Julie Edell was the discussant for this session. She brought her expertise in the area of affect, advertising and information processing to the area of autobiographical memory. She talked about how the degree of affect associated with an autobiographical memory could be dependent upon the specificity of the memory evoked (e.g., personal memory vs. autobiographical facts vs. generic personal memory as per Brewer's 1986 classification). This is affected by the kind of retrieval cue use: for example, Sujan et al. used a general cue as opposed to the specific one used by Johar and Menon. She also proposed that future research examine the strength of affect associated with autobiographical memory and the valence of this affect, context effects created by evoking autobiographical memory, and how the incongruity between encountered information and that retrieved from memory could be resolved. An important link was also established during audience discussion between autobiographical memory and the self-referent encoding literature (e.g. Klein and Kihlstrom 1986).

We believe that this research stream should be of interest to three groups of people: (a) academic researchers interested in the theoretical areas of memory and affect; (b) researchers in the area of product satisfaction/dissatisfaction; and, (c) advertisers who could apply the findings of the studies presented in deciding the kind of information and cues to be included in advertising.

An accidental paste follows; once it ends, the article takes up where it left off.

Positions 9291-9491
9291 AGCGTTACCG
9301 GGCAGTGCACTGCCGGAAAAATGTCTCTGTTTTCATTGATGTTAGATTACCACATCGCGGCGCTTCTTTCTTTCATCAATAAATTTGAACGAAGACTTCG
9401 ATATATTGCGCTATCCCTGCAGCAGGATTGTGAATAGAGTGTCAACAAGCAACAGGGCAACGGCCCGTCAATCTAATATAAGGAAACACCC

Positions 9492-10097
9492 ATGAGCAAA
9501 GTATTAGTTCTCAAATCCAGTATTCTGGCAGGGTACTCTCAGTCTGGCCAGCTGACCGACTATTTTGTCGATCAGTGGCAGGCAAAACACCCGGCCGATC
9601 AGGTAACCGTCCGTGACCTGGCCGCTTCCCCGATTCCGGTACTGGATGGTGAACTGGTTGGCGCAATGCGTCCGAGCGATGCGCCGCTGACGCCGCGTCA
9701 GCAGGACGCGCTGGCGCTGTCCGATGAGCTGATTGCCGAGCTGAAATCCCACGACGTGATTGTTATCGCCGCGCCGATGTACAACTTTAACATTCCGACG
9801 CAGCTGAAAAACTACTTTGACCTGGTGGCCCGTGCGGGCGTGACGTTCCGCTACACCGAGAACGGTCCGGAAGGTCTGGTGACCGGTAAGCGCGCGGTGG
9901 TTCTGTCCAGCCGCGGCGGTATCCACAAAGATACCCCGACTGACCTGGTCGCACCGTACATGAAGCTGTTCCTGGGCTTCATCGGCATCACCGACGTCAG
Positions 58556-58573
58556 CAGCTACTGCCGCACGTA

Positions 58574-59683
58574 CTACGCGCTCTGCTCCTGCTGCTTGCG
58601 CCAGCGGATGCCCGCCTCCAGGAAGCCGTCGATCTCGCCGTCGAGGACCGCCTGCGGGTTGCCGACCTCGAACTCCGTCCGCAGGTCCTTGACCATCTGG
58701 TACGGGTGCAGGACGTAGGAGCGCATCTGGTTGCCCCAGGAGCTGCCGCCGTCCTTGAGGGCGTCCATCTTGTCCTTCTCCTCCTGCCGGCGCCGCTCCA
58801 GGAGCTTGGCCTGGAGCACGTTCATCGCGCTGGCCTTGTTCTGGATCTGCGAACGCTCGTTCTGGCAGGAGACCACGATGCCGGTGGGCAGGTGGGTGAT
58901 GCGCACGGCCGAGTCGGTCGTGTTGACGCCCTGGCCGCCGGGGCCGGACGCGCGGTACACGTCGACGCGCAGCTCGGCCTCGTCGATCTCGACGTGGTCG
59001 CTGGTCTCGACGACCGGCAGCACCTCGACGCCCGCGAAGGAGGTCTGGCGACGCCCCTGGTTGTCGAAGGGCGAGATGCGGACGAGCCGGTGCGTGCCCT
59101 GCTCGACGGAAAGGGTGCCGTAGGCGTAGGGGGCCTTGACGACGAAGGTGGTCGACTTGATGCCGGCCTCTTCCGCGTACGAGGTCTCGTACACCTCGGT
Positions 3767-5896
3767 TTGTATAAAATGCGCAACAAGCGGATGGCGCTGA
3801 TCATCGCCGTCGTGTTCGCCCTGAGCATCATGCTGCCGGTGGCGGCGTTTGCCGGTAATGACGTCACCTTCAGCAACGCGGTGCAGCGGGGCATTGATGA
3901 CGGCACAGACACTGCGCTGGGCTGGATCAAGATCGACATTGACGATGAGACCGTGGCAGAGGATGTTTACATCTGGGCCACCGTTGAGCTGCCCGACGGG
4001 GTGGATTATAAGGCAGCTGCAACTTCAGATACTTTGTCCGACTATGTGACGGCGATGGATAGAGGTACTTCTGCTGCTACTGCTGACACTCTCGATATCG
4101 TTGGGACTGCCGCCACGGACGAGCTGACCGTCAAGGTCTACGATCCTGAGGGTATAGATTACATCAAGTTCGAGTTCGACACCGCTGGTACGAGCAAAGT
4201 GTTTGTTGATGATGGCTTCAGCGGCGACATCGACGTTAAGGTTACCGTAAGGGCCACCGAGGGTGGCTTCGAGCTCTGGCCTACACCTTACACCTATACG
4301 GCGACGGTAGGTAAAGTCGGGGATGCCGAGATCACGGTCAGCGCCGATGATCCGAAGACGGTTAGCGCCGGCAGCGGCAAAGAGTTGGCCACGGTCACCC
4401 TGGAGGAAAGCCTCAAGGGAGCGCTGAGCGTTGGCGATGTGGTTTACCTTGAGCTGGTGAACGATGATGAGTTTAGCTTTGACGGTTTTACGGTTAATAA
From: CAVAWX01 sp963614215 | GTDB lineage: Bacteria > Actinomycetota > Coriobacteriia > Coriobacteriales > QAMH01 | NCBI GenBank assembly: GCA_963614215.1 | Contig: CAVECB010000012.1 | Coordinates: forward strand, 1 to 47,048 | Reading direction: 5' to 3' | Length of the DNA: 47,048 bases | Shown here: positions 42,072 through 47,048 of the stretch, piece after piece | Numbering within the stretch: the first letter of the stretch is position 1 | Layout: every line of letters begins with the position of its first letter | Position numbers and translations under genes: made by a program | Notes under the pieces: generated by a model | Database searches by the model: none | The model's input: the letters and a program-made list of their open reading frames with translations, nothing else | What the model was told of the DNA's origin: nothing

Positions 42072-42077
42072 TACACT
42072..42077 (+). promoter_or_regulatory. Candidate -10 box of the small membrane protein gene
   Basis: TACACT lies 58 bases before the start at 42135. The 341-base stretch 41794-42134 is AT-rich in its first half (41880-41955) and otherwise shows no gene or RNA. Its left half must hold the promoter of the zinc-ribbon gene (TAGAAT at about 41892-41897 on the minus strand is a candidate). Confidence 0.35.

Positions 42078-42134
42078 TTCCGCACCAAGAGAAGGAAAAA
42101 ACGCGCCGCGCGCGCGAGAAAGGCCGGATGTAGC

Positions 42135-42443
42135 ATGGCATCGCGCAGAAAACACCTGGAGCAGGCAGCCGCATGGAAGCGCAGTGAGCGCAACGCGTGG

Baumgartner, Hans, Mita Sujan and James R. Bettman (1992), "Autobiographical Memories, Affect, and Consumer Information Processing", Journal of Consumer Psychology, 1/1, 53-82.

Brewer, William F. (1986), "What is Autobiographical Memory?", in Autobiographical Memory, ed., Rubin, David C., New York, NY: Cambridge University Press, 25-49.

Brewer, William F. (1988), "Memory for Randomly Samples Autobiographical Events", in Remembering Reconsidered: Ecological and Traditional Approaches to the Study of Memory, eds., Neisser, Ulric and Eugene Winograd, New York, NY: Cambridge University Press, 21-90.

Linton, Marigold (1975), "Memory for Real-World Events," in Explorations in Cognition, eds., Donald A. Norman and David E. Rumelhart, San Francisco, CA: W. H. Freeman and Company, 366-404.

Linton, Marigold (1978), "Real World Memory After Six Years: An In Vivo Study of Very Long Term Memory," in Practical Aspects of Memory, eds., Michael M. Gruneberg, Peter E. Morris and Robert N. Sykes, New York, NY: Academic Press, 77-83.

Linton, Marigold (1982), "Transformations of Memory in Everyday Life," in Memory Observed: Remembering in Natural Contexts, ed., Ulric Neisser, San Francisco, CA: W. H. Freeman and Company, 77-92.

Klein, Stanley B. and John F. Kihlstrom (1986), "Elaboration, Organization, and the Self-Reference Effect in Memory", Journal of Experimental Psychology: General, 115/1, 26-38.

Wagenaar, Willem A. (1986), "My Memory: A Study of Autobiographical Memory over Six Years", Cognitive Psychology, 18, 225-252.

White, Richard T. (1982), "Memory for Personal Events", Human Learning, 1, 171-183.